Imagine being hired for a job and being responsible, in part, for such a level of rancor and dysfunction that eventually you and your colleagues are unable to do your jobs.
Now imagine using this experience as justification for a big promotion.
Such is the case with the latest ad from GOP presidential candidate Tim Pawlenty, former governor of Minnesota:
In an ad called "Results, not rhetoric," Pawlenty takes credit for not one, but two government shutdowns on his watch as governor of Minnesota. Rather than capitulate to union demands (eg, living wages and healthcare), Pawlenty stood his ground and let the government shut down once in 2004 and again 2005. Pawlenty is touting this "accomplishment" to ride the wave of positive press (in GOP circles, anyway) surrounding the recent shutdown in the same state.
It's worth exploring the real-life repercussions of a shutdown.
The Star Tribune reports on the latest shutdown:
At the Alexandra House, a women's shelter in Blaine that depends on state money, executive director Connie Moore has begun spending the shelter's savings to keep the doors open. The desperate move won't buy much time.
"We're gambling right now,' Moore said. "If we don't get reimbursed, the impact will be long-lived.'
In St. Paul, Rhonda Nelson, who is deaf and blind, just lost her eyes and ears to the world. The aide who helps her go grocery shopping, to doctor's appointments, to the post office and other appointments has been deemed non-essential in the state government shutdown.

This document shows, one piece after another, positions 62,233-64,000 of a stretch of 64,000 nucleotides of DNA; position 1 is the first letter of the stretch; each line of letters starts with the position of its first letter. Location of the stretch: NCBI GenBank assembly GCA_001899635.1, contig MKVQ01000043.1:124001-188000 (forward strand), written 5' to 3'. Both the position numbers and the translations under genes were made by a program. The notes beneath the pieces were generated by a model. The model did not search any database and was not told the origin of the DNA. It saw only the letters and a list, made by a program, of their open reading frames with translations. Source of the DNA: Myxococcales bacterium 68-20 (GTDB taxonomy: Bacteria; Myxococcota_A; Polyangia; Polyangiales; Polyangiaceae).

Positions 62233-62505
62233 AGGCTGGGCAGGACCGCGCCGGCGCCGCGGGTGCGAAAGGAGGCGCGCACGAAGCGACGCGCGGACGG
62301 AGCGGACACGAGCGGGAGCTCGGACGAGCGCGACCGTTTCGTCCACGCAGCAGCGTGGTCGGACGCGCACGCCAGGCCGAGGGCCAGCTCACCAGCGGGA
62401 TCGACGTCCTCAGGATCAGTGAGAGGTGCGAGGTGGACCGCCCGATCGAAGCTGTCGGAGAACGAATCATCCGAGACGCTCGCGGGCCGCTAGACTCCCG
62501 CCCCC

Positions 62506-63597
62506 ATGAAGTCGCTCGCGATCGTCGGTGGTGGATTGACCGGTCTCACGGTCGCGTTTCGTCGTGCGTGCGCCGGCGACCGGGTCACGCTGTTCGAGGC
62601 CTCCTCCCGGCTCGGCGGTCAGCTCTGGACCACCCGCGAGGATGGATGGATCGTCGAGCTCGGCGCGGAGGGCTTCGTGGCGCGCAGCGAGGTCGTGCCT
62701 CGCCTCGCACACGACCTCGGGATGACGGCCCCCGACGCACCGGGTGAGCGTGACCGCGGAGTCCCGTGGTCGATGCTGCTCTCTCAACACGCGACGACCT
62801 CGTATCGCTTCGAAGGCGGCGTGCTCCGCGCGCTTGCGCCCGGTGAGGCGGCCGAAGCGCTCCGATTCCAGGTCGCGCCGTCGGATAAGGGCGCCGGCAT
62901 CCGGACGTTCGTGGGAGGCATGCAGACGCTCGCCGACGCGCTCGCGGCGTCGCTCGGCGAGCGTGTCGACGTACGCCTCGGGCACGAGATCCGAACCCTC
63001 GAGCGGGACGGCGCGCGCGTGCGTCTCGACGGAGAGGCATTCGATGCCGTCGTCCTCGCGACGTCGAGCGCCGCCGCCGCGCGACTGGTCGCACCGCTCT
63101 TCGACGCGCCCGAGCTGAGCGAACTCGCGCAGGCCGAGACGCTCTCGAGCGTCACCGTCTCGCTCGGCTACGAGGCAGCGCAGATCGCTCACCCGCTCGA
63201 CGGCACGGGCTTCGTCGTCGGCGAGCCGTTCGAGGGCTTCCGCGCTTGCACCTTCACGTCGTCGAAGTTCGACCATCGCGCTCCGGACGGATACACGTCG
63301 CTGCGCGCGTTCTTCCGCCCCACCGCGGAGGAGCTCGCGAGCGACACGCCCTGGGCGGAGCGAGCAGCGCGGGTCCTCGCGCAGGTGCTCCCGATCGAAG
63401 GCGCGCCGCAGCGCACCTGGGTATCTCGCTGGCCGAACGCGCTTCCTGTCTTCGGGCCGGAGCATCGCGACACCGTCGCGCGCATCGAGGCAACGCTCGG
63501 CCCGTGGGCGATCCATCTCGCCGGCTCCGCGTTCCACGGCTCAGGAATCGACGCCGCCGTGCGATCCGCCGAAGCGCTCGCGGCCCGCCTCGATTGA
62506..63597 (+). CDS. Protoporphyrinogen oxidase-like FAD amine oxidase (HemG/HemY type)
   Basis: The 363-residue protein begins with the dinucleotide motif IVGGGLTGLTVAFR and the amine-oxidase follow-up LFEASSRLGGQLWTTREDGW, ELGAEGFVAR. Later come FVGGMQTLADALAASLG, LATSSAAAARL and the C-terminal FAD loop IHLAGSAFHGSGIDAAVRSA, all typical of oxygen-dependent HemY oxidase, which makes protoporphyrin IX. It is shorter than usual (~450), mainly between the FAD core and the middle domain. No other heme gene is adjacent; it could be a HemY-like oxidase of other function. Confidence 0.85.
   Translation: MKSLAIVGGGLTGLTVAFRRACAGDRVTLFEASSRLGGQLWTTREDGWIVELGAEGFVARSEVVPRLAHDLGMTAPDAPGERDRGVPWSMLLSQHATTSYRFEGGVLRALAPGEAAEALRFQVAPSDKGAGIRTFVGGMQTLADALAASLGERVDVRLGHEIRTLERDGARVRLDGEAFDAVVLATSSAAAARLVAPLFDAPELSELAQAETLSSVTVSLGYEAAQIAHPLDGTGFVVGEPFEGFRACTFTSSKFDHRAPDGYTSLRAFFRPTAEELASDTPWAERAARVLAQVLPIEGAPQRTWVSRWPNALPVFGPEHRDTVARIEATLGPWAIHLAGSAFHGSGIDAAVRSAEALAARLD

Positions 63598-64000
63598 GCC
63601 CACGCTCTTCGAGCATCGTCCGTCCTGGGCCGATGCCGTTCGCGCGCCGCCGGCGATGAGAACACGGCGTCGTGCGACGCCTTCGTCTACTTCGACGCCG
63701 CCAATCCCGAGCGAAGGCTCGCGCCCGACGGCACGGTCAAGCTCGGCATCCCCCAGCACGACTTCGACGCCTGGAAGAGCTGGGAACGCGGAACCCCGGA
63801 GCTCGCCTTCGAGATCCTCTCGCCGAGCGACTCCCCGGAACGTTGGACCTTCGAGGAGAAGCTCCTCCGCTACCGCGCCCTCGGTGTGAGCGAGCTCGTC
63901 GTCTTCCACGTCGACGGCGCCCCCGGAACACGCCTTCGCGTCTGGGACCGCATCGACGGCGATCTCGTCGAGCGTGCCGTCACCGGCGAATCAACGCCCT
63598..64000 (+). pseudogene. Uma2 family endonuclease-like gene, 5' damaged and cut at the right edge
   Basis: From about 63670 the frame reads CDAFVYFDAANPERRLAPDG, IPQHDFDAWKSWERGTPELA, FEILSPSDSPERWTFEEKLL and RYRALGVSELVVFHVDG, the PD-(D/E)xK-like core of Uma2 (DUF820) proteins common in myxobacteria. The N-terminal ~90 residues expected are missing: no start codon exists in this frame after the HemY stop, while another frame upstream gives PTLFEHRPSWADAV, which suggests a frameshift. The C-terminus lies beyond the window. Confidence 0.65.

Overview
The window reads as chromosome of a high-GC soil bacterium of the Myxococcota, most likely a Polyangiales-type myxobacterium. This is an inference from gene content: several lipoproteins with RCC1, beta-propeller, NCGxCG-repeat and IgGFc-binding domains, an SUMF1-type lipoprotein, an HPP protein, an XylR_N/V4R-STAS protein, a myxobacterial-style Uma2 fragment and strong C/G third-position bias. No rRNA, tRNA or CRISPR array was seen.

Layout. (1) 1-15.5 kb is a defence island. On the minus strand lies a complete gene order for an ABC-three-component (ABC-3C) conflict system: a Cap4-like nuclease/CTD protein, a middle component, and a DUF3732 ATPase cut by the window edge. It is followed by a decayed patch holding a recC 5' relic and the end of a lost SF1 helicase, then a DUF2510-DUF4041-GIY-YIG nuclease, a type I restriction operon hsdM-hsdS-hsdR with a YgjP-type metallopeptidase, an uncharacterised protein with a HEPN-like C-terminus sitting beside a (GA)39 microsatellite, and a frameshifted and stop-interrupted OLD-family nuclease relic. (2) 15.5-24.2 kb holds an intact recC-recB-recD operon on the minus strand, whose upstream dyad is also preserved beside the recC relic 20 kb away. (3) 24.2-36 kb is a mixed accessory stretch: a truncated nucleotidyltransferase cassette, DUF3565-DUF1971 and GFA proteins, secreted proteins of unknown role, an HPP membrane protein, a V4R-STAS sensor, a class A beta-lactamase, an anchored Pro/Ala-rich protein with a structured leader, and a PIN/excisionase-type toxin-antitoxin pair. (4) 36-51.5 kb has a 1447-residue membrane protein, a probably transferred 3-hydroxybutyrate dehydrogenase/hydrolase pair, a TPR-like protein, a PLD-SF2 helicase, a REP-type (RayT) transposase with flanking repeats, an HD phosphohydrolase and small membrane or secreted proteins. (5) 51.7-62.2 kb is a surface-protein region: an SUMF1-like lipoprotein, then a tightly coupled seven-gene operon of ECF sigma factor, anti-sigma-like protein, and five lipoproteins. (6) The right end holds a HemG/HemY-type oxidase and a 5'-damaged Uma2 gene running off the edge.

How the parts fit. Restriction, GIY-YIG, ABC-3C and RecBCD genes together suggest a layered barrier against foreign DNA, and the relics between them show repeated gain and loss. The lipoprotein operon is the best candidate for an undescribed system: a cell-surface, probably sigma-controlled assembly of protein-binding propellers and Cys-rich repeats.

For someone who already spends most of her days in dark silence, losing the service is heartbreaking. "I'm basically stuck at home," said Nelson, 65, a former disabilities educator from St. Paul, speaking through an interpreter.
Across Minnesota, the shutdown that began Friday is more than a story of inconvenience for the needy or vulnerable who depend on state services or spending. Many of their lives are being upended.
Pawlenty may not be responsible for this latest shutdown, but surely similar stories exist from the two that he helped cause. The ethical issues of a government shutdown aside, touting the fact that a work stoppage happened on his watch seems an odd tactic for Pawlenty's campaign. The legislature and the governor failed to do the jobs the people elected them to do, yet in this deranged political climate, this is an asset. Government has become such a repugnant institution to so many Americans, especially Republicans, that candidates for the highest government office in the land proudly advertise not their ability to govern, but their ability not to govern.
Perhaps Pawlenty is simply grasping at straws, as polls continue to show him ranking in the lowest tier in key primary battles.
Michael J. O'Loughlin